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Vocal stamina and unconfortable environment for your voice ?

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GuitarLord
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Hey there,

before asking my questions I want to point out few things:

- I eat very well. I have very good "singers diet" (I guess it can be called like that). I don't eat almost any sugar, fast food, fat etc... don't smoke... don't drink alcohol pretty often... no coke or similar drinks... I eat pretty much healthy food, lots of vegetables, fruits etc... lots of water... So I guess my nutrition for vocal health is the best possible that it can be.

- I avoid losing my voice through singing. Whenever it hurts of it feels uncomfortable I stop.

- I exercise (fitness)

- I do everything possible to keep my voice in best shape!

Now, after saying that... all this helped me get some stamina or singing endurance, call it what you like :)

But still, I have this big problem that I lose my voice very fast in unhealthy environment...

For example, I was practicing few new songs last month, they were pretty demanding to sing, but I learned them pretty good... For last few weeks I sang them great! And yesterday, there was some acoustic show of my friends where I was to sing a couple of songs and play on guitar in between their two sets as a guest. I was so happy that I will sing my new learned songs.

But then, when I arrived to the gig, the environment was so uncomfortable to my voice... It was full of cigarette smoke, the music was pretty loud so when I had to talk with some friends I had to talk a bit louder then normally, and I just drank one beer (with a lot of water after it) but I guess it also had effect on my vocals.

So basically I was there only 1 hour before I was to sing but my voice was pretty wasted by then, and I chose to sing some easier songs because my throat was not the healthiest at the time. I still sang those songs pretty good and was very well accepted by audience, they all told me I stole the show (I'm not so full of my self every day, it's only sometimes hehe) but I am now pretty unhappy that I trashed my voice in only one hour through passive smoking, drinking one beer, talking over loud music... but usually those are things you can't skip if you go to friend's gig...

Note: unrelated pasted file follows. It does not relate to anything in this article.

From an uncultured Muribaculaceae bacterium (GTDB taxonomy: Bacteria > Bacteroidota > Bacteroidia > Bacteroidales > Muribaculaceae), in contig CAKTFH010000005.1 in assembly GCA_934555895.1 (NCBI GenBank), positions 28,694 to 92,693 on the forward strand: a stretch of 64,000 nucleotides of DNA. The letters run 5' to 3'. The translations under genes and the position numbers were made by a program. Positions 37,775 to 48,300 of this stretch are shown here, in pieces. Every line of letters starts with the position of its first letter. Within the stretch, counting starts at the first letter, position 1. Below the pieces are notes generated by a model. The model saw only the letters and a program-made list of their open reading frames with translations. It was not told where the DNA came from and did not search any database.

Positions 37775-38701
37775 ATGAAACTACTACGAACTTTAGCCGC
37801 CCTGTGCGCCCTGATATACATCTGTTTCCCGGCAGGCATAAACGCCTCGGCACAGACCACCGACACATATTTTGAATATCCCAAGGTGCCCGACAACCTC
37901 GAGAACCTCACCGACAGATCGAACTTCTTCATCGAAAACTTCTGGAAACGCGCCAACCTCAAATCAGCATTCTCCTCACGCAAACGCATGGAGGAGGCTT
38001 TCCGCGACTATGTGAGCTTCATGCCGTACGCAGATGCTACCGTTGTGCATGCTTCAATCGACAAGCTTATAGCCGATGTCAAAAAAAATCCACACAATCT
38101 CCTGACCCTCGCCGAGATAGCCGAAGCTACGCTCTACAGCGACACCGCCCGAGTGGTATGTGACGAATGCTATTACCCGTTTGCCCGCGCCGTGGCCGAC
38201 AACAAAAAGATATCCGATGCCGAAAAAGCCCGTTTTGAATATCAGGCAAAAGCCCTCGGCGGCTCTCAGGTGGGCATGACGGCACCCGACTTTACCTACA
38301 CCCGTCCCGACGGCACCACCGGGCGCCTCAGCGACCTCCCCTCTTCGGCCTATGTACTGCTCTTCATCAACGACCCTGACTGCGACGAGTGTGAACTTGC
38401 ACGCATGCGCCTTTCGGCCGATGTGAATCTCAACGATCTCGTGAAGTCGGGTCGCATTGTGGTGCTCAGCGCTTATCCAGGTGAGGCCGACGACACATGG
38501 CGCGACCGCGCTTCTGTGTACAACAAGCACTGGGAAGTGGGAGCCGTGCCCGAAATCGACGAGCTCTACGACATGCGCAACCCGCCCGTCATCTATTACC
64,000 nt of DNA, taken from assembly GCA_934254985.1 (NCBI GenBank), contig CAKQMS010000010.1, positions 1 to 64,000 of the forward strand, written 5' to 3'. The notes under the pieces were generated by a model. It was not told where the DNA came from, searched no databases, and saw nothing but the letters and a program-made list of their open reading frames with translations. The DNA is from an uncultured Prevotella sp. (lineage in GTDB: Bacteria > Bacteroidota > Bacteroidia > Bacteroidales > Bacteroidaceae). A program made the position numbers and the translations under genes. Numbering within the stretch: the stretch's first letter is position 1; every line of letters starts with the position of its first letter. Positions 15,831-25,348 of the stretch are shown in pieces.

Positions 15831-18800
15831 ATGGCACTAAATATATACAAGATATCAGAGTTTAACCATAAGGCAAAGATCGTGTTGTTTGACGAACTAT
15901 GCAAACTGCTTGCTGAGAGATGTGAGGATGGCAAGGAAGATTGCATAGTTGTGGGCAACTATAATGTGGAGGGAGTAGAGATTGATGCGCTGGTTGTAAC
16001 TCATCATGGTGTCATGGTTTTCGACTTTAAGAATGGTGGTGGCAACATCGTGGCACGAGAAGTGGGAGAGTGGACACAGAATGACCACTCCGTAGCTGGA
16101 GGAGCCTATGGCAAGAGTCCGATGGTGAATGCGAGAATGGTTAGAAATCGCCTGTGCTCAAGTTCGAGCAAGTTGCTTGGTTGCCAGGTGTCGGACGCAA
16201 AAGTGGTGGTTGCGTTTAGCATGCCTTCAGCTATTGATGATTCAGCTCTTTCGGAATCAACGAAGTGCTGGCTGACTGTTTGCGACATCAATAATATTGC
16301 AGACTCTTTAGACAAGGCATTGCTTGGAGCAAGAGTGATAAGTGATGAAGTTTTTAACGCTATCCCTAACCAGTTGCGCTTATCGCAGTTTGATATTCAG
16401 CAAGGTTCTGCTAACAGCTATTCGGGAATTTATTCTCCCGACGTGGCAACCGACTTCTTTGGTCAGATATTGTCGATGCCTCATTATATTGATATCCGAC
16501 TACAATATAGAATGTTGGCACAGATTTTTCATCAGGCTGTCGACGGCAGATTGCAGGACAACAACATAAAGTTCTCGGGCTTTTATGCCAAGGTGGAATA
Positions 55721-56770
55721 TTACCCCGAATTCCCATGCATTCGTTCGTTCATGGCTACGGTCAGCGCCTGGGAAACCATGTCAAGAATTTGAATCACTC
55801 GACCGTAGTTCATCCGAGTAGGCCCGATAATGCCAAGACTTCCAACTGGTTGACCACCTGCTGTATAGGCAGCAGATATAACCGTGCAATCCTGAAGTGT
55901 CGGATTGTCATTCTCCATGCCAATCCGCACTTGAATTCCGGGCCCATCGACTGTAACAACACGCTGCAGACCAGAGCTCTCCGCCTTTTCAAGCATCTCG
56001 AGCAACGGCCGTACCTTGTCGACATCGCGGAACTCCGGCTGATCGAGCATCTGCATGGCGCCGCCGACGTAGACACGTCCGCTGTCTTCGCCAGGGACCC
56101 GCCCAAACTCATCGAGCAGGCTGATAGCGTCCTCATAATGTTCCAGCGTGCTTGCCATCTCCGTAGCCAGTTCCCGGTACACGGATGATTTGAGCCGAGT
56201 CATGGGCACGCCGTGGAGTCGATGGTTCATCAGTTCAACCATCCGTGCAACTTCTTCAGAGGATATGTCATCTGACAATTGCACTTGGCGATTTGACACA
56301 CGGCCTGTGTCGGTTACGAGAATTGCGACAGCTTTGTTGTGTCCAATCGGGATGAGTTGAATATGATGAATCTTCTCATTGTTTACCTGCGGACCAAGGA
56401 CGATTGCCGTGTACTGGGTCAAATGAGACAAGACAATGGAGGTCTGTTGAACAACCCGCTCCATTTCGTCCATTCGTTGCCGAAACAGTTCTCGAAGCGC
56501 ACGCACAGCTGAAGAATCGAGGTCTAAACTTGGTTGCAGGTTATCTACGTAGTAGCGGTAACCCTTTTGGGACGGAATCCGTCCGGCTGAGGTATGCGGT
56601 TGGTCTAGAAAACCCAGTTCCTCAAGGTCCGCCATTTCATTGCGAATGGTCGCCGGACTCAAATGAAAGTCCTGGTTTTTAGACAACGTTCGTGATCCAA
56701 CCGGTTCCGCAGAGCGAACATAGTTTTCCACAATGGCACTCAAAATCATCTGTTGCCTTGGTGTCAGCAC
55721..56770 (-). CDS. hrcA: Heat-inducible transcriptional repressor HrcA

So basically question is: anyone has any tips on how to do it? protecting your voice from "passive" (or should I say un-intentional) abuse... How do you do it when you go to a loud party where you are about to sing a bit later on? What can we do to prevent ourselves from loosing our voice there...

;)

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So basically question is: anyone has any tips on how to do it? protecting your voice from "passive" (or should I say un-intentional) abuse... How do you do it when you go to a loud party where you are about to sing a bit later on? What can we do to prevent ourselves from loosing our voice there...

GuitarLord: Of all the things you mention, by far the most wearing on the voice is the loud talking. I will address that, since you can control it.

You've probably heard the axiom, 'sing like you talk'. Well, in this scenario, I recommend the opposite... 'talk like you sing'. :) Support your speaking voice, use twang, etc, and don't speak any louder than you would sing in the same range. The twang, especially, boosts the audibility and clarity of your voice significantly without adding vocal effort.

This kind of speech takes a little practice, but a few hours attention in your studio (read poetry, or lyrics to songs out loud) will go a long way to helping you prep.

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Gum or lozenges for the voice. Chew one at all times. Black licorice and tons of water - at all times.

Tell people who smoke not to blow it in your face - use a gesture - don't shout it.

If you MUST speak, do so in peoples ears only in conversational level, if they can't hear you, write it.

You sound like sbd who takes their vocal health seriously and so do I. Don't let anything interfere -

don't expect anybody to understand - do what you have to do by yourself, for yourself.

Warm up before and warm down (especially this) after the show. Make sure you can perform your show in its entirety

long before your gig - that way you will know you are able to pull through.

All of the above have helped me go 1 1/2-2 hour sets with little or no impact on my voice.

Kind Regards,

Thanos

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